Learning About the Orders of Operations
Lesson 2 of 14
Objective: SWBAT to use the orders of operations to solve numerical expressions
I chose this problem because it can be solved without using exponents. Students can draw a diagram or use a table to solve. I’m going to have students work independently on this problem, at first. While students are working on the problem, I’m going to walk around to see how they are solving it. If students are not using exponents, then I’m going to ask them if they notice anything about what is happening in their table or diagram. Is there a method that might work that would be easier? (SMP 2) When students have finished working on the problem, I’m going to have them share at their tables using a Round robin share. (SMP 3)
I have two vocabulary words and a table to help explain what the orders of operations are. I begin by asking the students what the word “orders” means? I take a few responses. When we have established that order can mean step by step or maintaining peace, I like to ask them “what if our society didn’t have order”. Again, they say things like it would be chaotic or out of control. I explain that this is what happens when we have numerical expressions that don’t get solved using the orders of operations. We have chaos! I go through the steps with them. Be sure to emphasize that Multiplication and Division (step 3) and Addition and Subtraction (step 4) should be solved left to right. I like to say, “it’s like reading a story.” What you see first (step 3 or step 4) is what you solve first.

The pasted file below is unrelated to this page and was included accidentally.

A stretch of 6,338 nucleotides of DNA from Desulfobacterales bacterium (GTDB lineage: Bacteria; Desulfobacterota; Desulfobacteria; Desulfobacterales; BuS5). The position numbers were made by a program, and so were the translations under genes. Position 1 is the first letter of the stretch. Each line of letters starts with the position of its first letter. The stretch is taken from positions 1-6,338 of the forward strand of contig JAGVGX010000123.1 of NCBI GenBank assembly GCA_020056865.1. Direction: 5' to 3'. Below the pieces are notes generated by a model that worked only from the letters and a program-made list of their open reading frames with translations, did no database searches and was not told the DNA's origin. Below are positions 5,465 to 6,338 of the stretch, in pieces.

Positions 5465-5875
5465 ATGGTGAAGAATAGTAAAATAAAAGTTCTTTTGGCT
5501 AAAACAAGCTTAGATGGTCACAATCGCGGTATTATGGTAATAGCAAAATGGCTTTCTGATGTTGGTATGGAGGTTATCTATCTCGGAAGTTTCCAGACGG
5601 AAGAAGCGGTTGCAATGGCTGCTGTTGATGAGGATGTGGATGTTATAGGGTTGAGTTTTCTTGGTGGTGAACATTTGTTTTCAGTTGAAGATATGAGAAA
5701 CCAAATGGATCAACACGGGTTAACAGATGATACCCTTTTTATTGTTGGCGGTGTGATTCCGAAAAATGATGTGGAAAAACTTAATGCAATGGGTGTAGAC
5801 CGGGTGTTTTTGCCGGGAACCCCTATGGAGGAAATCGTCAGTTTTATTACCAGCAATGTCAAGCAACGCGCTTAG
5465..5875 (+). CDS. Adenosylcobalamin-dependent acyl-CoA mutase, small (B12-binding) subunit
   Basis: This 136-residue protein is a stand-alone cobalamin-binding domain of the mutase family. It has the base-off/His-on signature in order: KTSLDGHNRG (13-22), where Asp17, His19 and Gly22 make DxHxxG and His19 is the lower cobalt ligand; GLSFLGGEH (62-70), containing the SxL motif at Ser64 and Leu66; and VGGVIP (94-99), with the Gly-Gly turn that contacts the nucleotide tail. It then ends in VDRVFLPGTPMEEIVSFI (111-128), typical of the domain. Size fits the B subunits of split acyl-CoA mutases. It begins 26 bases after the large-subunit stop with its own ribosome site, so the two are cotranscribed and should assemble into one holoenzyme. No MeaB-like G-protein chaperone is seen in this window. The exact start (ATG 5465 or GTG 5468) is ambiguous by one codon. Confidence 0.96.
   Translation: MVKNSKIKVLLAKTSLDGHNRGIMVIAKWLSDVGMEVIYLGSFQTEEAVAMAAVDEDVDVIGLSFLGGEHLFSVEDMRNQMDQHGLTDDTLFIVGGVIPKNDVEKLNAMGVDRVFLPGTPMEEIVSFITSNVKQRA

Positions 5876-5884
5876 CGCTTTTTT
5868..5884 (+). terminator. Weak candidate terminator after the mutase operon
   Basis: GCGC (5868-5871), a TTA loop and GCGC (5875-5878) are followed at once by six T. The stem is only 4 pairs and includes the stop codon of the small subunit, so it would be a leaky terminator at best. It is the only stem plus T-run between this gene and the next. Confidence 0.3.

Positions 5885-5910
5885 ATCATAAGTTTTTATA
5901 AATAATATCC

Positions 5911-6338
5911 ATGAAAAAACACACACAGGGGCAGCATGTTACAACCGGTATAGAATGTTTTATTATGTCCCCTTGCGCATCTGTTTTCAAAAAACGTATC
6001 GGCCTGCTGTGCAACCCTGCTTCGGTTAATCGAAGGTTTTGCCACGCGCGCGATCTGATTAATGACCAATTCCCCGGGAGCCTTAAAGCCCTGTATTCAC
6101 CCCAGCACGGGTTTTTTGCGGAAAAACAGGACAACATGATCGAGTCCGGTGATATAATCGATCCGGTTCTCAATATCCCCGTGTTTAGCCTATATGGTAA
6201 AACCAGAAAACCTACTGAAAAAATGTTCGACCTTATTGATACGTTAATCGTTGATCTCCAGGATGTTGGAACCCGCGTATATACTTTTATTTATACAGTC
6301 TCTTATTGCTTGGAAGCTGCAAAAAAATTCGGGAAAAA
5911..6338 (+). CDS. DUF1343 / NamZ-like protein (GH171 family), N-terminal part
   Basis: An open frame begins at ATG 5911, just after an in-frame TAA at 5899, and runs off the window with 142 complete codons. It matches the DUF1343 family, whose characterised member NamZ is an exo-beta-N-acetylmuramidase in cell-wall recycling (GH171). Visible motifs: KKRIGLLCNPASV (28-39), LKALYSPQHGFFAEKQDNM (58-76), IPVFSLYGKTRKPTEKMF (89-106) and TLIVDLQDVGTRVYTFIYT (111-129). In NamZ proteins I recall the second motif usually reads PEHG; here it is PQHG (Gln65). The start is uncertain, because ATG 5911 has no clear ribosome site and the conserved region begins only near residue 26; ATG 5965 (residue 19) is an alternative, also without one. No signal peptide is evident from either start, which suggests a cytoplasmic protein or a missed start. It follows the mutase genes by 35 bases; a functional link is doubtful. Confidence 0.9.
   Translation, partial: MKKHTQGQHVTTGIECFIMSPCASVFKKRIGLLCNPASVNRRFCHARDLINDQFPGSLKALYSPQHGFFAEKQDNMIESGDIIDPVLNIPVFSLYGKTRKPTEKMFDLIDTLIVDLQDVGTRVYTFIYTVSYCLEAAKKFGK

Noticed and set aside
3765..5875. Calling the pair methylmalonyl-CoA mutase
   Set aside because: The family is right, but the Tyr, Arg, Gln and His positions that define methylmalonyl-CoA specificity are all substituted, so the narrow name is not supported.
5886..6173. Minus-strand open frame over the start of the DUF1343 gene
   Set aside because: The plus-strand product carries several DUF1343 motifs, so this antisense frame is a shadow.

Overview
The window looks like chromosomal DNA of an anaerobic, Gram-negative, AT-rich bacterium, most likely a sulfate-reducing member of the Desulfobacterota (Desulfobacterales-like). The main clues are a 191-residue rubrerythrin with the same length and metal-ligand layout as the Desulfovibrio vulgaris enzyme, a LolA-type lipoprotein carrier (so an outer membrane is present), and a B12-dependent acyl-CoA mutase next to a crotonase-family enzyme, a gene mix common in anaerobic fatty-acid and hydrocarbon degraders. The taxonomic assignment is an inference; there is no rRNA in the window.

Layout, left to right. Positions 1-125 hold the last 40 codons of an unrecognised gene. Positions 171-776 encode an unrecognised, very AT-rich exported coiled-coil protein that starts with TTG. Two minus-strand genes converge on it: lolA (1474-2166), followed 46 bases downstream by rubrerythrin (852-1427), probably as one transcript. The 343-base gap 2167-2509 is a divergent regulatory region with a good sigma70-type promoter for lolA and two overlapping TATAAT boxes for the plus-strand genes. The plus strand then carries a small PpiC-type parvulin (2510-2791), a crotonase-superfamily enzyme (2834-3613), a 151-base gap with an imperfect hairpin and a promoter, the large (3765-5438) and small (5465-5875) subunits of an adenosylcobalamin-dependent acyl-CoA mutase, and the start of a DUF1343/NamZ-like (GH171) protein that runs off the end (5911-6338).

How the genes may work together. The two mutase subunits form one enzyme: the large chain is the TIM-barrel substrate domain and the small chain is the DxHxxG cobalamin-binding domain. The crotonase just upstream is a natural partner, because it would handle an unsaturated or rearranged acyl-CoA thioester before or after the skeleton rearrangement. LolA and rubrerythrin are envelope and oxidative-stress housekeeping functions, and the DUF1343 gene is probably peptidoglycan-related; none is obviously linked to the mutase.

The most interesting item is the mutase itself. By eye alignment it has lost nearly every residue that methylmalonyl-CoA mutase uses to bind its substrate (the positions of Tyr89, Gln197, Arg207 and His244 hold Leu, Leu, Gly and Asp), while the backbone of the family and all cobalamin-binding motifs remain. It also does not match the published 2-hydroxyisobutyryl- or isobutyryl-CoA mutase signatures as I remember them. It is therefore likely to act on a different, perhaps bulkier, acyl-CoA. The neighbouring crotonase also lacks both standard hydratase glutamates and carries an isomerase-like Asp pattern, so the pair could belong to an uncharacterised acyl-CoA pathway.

What comes first?
I chose to identify the first step to help students establish a starting point (SMP 1). I’ve included several examples that have different steps to begin the problem. The hardest part for the students is to remember that step 3 and step 4 use left to right to solve. (keep reminding them of this).
Now we will apply all of the steps to several problems. Again, I’ve chosen several problems that have a different first step. When I teach the students about orders of operations, I tell them that we do one step, one line. (SMP 6). The reason we do this is because we won’t get all mixed up within the problem. Our problem will be easy to follow and neat. We can go back at anytime and fix our errors if we continue to re-write the problem after each step.
White board problems
At this point, I want to check for understanding. I like to use the white boards because it allows me to assess a large group at once. I’ve chosen four problems for them to work out independently. As students are working out the problems, I will be walking around the room. I will be looking for the first step to be correct, proper execution of the exponents, and the solution. (SMP 1,2,3,6). When students have finished working out their problem, have them turn their white boards over (this will signal who is done). Once all students are done, have them all raise their boards when you say “white boards up”. If there are any incorrect answers, call a student to the board (with a correct answer) to explain their solution.
The students will be writing about their learning for the day. They will be explaining the how, why, when to use orders of operations. The format for their writing will be to an absent student. If time permits, have students partner share their reflections. (SMP 3)